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Foods That Contain Phytoestrogens

by
author image Clay McNight
Clay McNight is currently a nutrition writer with Demand Media Studios.
Foods That Contain Phytoestrogens
Large pile of lima beans. Photo Credit dominiquelandau/iStock/Getty Images

Phytoestrogens are a class of chemicals that possess hormonelike properties. Specifically, they can behave like the female hormone estrogen once inside the body. These compounds, which have been studied for their potential to affect breast cancer risk, are found primarily in different types of beans as well as some other high-fiber foods.

Phytoestrogen Basics

Phytoestrogens can work in various ways inside the body. While they mimic the effect of estrogen at low doses, they can actually block human estrogen at high doses, notes Cornell University. In addition, phytoestrogens can interfere with tumor cell growth, which may help prevent cancer, or they can alter DNA processes, which could have detrimental effects. Because of the different behaviors of phytoestrogens, there is no concrete evidence on whether they can help prevent breast cancer and other hormone-dependent cancers such as ovarian and uterine.

Three Classes of Phytoestrogens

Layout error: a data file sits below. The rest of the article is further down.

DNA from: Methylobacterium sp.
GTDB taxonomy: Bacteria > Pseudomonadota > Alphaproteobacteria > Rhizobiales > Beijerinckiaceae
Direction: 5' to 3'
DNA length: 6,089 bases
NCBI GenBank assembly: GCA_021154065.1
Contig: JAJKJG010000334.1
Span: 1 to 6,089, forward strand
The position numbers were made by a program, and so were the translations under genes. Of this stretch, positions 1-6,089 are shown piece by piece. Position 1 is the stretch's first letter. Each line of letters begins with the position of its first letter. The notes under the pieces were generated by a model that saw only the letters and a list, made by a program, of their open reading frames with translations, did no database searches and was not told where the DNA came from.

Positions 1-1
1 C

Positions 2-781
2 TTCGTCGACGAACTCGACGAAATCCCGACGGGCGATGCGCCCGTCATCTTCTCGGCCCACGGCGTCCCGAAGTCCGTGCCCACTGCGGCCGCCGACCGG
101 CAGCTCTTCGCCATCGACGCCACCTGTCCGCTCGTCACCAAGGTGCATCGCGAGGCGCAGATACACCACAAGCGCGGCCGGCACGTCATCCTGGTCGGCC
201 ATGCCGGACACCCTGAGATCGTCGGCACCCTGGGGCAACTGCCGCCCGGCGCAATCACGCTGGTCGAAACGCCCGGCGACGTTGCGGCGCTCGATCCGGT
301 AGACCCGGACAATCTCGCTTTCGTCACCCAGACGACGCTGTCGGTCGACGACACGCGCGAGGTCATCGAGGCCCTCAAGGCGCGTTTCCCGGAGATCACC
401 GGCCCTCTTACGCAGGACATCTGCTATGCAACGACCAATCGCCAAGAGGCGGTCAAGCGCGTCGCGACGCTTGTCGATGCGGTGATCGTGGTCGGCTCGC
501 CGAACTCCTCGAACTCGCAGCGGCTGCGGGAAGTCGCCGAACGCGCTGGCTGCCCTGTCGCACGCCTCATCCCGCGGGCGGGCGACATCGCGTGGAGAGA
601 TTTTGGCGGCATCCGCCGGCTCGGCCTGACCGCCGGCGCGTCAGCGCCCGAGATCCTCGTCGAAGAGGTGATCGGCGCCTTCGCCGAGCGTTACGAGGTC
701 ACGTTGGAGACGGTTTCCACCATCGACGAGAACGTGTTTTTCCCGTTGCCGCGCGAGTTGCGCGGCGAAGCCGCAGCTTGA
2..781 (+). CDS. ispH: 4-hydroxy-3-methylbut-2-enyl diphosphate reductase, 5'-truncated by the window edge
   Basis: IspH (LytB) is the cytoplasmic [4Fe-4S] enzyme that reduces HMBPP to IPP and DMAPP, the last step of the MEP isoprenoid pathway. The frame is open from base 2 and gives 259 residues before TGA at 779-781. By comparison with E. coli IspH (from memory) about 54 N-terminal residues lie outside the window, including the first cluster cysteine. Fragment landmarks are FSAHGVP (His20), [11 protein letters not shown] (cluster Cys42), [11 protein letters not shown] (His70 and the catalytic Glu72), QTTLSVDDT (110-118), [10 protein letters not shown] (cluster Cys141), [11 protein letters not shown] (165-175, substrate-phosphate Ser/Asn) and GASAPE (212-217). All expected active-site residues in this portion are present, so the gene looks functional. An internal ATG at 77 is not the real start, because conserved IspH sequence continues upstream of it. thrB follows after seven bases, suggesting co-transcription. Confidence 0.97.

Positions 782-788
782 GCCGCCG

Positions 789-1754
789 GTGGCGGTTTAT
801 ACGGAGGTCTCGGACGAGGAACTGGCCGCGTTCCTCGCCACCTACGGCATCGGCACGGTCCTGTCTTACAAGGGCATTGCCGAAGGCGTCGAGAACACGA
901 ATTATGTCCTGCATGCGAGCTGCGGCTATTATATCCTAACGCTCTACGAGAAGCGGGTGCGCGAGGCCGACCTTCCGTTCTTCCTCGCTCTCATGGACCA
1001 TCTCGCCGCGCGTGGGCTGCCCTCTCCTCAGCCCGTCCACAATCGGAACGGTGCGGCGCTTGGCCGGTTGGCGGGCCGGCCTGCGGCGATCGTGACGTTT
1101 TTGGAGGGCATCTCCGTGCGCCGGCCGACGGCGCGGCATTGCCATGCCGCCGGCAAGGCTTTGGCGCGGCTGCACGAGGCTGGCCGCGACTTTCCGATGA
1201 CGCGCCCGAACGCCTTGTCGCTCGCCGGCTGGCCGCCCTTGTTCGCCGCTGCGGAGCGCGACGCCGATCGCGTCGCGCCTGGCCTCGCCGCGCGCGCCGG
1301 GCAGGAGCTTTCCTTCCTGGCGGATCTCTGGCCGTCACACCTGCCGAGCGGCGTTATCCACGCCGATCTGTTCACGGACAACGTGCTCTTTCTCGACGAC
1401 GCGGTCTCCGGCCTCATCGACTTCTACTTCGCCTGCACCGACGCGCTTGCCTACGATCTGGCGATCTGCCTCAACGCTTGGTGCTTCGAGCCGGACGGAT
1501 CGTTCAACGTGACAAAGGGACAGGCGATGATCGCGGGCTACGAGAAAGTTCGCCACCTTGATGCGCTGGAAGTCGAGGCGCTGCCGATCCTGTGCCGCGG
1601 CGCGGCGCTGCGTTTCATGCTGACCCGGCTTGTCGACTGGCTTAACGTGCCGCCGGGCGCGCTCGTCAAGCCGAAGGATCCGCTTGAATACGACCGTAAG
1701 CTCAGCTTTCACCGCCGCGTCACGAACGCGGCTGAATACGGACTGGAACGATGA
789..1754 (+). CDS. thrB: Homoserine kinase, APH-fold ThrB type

Three different types of phytoestrogens can be found in over 300 foods, according to Cornell University. One class, isoflavones, is found in legumes -- with soybeans being the major source of this form of phytoestrogen. A second class of phytoestrogens, known as lignans, is found in high-fiber foods, including flax, brans, beans and cereal. Finally, coumestans can be found in different kinds of beans, including pinto beans, split peas and lima beans.

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Richest Sources

The richest sources of phytoestrogens in the human diet include soybeans, red clover, whole grains and flaxseed. Herbs with high concentrations of phytoestrogens include hops, thyme, licorice and verbena, notes NYU Langone Medical Center. Some herbs often thought to have phytoestrogens that in fact do not include saw palmetto, wild yam, chasteberry, ginseng, black cohosh and dong quai. These herbs may, however, mimic the effects of estrogen in certain conditions.

Safety

The Linus Pauling Institute notes that the long-term safety of high doses of supplements containing one form of phytoestrogens, soy isoflavones, is still unclear. While diets containing soy and soy products should be considered safe, it may be best to avoid soy supplements, as they can contain higher levels of phytoestrogens. Foods containing phytoestrogens are likely safe and generally considered healthy.

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